WHAT THE CRITICS SAY:

“Nothing makes sense for Varakin here — or, unfortunately, for us. We’re baffled but not interested. Possibly, this is because the director’s sense of the surreal is so obvious and commonplace.”–Hal Hinson, The Washington Post (contemporaneous)

(This movie was nominated for review by “Saule.” Suggest a weird movie of your own here.)

CAPSULE: KAFKA (1991)

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DIRECTED BY: Steven Soderbergh

FEATURING: Jeremy Irons, , Ian Holm, Joel Grey, Brian Glover

PLOT: Franz Kafka is a mid-level functionary at an accident insurance firm whose minor involvement with a group of revolutionaries leads to an unsettling discovery.

Still from Kafka (1991)

COMMENTS: Franz Kafka doesn’t deal in protagonists, technically. The term “Kafkaesque” suggests a main character who moves the action forward. Kafka’s oeuvre is populated almost solely by entities—from men to cockroaches—who shuffle through their environments without adequate comprehension, and without any ability to alter their fate. Gregor Samsa in “The Metamorphosis” wiggles back and forth literally on his bed at the start of the tale, then squirms metaphorically as he tries to maneuver through his new circumstances; Josef K. in The Trial (the better translation is “The Process) proceeds from start to finish never learning anything substantial about the nature of his charges. Franz Kafka in Kafka starts out as a mid-level insurance functionary and finishes one pay-grade above where he began. The intervening narrative never quite rises above an elaborate shaggy dog story.[efn_note]In 2021, an ostensibly different, and certainly revamped, version from Soderbergh (titled Mr Kneff) poked its head up at the Toronto International Film Festival. This item has not presented itself as “easy to find,” but with Kafka, of course, nothing is ever easy.[/efn_note]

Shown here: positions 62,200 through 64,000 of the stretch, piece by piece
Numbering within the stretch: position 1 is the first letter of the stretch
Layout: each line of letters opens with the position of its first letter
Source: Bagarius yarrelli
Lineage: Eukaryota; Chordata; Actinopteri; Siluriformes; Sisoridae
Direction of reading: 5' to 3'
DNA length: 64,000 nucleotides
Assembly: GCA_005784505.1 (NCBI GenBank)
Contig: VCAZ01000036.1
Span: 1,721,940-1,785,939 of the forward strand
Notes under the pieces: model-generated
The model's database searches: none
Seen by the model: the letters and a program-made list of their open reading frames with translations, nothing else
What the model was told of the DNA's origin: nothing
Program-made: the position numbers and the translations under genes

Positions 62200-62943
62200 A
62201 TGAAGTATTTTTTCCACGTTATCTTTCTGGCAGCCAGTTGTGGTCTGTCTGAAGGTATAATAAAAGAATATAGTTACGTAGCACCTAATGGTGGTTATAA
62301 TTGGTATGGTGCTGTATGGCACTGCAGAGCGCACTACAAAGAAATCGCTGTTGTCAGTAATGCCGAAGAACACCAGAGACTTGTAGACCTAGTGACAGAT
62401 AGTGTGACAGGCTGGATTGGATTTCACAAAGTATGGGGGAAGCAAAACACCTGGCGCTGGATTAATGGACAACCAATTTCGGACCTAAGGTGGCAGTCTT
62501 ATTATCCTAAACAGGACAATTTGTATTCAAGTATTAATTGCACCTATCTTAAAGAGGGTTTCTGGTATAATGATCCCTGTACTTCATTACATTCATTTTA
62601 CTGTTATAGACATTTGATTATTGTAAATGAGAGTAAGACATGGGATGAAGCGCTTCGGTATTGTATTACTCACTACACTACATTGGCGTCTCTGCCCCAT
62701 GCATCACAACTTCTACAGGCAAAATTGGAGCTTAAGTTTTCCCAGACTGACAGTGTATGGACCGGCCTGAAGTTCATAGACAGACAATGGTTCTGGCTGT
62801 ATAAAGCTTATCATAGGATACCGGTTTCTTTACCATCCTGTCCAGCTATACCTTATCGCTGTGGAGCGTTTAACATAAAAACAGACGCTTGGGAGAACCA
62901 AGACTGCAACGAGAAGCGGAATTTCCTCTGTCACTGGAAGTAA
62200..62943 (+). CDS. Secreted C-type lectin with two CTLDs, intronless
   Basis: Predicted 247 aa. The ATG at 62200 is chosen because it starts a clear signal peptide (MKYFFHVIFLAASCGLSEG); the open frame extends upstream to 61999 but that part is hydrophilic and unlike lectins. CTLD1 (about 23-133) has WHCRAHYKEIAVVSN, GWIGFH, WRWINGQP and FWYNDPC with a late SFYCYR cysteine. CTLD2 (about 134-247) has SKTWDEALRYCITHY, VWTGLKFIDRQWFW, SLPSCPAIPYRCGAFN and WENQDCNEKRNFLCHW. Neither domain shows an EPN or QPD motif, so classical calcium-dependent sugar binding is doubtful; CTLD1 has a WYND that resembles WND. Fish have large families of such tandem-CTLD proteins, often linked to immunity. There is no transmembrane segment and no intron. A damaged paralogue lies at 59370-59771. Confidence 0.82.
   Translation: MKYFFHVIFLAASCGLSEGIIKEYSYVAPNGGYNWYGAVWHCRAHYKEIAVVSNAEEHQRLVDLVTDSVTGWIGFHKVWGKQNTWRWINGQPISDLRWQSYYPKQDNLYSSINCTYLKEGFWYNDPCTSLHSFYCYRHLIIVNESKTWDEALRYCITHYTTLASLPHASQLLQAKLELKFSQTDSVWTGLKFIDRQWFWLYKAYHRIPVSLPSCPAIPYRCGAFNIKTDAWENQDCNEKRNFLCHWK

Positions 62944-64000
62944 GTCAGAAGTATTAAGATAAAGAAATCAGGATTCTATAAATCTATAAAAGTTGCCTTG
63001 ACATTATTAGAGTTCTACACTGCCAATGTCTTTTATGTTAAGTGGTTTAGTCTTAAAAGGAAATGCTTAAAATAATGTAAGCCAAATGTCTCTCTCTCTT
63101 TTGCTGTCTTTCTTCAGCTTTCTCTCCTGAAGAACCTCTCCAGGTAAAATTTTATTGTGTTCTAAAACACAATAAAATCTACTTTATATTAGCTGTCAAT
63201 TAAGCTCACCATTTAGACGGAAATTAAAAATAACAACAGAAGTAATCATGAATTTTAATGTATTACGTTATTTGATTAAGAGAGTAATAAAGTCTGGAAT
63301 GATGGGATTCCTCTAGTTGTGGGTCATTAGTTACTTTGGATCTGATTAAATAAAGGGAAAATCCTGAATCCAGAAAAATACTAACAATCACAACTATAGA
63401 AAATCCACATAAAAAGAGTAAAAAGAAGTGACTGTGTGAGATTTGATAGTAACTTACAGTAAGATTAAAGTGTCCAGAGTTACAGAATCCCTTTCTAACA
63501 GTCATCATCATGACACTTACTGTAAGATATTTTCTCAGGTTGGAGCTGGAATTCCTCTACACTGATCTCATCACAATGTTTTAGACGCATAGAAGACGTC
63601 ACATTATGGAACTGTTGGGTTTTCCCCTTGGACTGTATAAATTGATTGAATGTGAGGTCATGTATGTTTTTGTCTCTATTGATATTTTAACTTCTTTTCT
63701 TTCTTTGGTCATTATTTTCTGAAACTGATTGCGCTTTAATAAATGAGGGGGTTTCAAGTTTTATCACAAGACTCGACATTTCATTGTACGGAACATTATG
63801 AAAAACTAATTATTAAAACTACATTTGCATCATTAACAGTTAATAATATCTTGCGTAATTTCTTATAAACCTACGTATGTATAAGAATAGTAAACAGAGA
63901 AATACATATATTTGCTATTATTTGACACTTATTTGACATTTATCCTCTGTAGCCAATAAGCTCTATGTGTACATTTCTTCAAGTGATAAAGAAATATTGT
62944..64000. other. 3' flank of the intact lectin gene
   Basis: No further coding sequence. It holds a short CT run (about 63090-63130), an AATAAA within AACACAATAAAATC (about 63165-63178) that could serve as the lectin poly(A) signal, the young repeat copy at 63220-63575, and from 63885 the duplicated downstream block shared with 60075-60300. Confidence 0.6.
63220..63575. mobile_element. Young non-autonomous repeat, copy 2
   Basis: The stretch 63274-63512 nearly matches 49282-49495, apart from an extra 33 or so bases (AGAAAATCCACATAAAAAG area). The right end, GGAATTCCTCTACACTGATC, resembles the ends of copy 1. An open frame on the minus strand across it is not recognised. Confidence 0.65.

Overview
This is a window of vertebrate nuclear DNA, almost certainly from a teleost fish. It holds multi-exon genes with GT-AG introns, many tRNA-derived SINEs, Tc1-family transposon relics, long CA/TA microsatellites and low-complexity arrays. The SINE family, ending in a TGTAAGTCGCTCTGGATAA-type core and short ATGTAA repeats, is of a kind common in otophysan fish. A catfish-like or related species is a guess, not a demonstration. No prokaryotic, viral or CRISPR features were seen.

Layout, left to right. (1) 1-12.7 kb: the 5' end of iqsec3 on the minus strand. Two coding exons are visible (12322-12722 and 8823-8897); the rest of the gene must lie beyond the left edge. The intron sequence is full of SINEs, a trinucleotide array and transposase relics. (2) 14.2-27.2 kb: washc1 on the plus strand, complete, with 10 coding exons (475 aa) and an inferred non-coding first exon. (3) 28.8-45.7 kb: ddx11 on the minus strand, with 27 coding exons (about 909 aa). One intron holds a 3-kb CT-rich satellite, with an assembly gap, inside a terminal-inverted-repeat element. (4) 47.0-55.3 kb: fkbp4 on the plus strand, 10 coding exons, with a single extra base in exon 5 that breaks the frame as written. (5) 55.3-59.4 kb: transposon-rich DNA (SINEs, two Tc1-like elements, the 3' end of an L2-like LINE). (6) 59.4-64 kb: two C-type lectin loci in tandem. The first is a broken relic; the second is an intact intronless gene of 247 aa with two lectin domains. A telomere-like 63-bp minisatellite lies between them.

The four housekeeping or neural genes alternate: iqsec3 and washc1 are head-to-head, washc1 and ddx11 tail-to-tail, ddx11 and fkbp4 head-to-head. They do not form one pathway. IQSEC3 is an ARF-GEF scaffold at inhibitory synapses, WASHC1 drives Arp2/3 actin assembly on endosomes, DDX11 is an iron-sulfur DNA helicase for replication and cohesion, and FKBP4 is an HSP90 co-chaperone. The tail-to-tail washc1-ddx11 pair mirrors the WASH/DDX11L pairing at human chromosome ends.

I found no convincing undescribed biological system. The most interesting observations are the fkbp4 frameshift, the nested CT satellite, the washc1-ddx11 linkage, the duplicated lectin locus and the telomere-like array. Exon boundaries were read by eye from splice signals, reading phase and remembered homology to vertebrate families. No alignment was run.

In this way, Sorederbergh’s Kafka is like its literary inspiration. Beautiful Prague, in beautiful black and white, is a maze of courtyards and corridors. Kafka himself (deftly played by Jeremy Irons) is merely a face in the crowd, albeit striking in his bland way. Kafka’s work chum, Edward, goes missing, is found dead—suicide, suggests an incongruously-accented police detective, one of the film’s only smiling characters—and Kafka makes the acquaintance of some revolutionaries. Ominous rumors abound concerning “the Castle,” seemingly the seat of government, at the very least the seat of bureaucracy. The ostensible doings of the mysterious administrators situated there vex this gaggle of bomb-crafting anarchists.

Kafka succeeds in capturing omnipresent but ill-defined menace, while simultaneously eliciting a shrug both on the part of the audience and the main character. Soderbergh does his best, though, and the whole semi-nightmare feels stylish and important as it briskly shuffles along as if carrying a very important missive for middle-management.

The film’s climax is strange, but it is more thought-provoking than anything else. Kafka travels to “the Castle” by way of a passageway in a false-bottomed tomb, and the film switches from black and white to color. This suggests at least three intriguing interpretative possibilities. Is Kafka (the character) seeing the world as it truly is for the first time? Or is the whole (comparatively) dazzling sequence merely a fantastic dream on the part of the hero?

My preferred view is the most abstract. At the end of the graveyard entrance is a file storage room. The hero emerges from one of its drawers. Is he—and by extension, the viewer—merely an archived history of a failed experiment?

WHAT THE CRITICS SAY:

“Clearly borrowing from the bravado visual style of Orson Welles’ breath-taking version of Kafka’s The Trial (1962), Kafka is a less intense, more entertaining affair than the former film. Kafka‘s surreal yet strangely familiar fictional worlds have been given a dash of Frankenstein by [screenwriter] Dobbs, which makes for a more immediately enjoyable experience but somewhat diminishes the power of the calculated atmosphere expertly borrowed by Soderbergh from Kafka’s prose.”–Niall McCallum, Eye for Film

(This movie was nominated for review by Brad. Suggest a weird movie of your own here.)

CAPSULE: THE ANTENNA (2019)

Bina

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DIRECTED BY: Orçun Behram

FEATURING: Ihsan Önal, Gul Arici, Levent Ünsal

PLOT: A building supervisor deals with strange occurrences after a satellite antenna is installed in his apartment building to broadcast new government-sponsored news bulletins.

Still from The Antenna [Bina} (2019)